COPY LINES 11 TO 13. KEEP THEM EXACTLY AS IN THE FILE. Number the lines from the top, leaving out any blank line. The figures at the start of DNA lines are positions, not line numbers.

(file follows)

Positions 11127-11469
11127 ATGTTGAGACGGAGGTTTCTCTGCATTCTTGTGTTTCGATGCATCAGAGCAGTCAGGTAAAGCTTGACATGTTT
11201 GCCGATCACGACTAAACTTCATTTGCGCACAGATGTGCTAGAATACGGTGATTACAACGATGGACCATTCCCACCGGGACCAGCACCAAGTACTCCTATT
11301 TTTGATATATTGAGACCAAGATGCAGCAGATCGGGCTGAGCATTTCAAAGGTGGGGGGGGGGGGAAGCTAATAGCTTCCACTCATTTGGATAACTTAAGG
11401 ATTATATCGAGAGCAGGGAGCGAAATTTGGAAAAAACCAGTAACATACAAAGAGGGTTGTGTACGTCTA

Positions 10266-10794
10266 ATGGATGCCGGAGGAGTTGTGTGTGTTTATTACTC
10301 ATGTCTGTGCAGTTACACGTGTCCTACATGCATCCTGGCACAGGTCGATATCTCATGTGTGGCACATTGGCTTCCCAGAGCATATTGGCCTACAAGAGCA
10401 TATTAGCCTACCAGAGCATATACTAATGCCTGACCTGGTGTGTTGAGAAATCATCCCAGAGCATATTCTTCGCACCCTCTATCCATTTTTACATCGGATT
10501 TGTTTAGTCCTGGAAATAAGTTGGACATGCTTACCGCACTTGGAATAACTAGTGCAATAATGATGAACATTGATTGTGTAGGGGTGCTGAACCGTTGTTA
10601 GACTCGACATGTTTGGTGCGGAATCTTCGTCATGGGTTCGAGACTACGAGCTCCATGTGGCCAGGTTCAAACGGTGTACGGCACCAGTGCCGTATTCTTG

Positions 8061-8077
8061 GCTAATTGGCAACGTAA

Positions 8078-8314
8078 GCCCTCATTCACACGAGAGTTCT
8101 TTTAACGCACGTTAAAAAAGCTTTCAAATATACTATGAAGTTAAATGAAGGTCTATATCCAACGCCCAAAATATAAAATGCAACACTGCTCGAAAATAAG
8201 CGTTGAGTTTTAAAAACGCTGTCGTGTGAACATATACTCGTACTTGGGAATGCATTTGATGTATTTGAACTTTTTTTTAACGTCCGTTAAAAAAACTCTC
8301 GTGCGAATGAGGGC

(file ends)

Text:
10601 GACTCGACATGTTTGGTGCGGAATCTTCGTCATGGGTTCGAGACTACGAGCTCCATGTGGCCAGGTTCAAACGGTGTACGGCACCAGTGCCGTATTCTTG

Positions 8061-8077
8061 GCTAATTGGCAACGTAA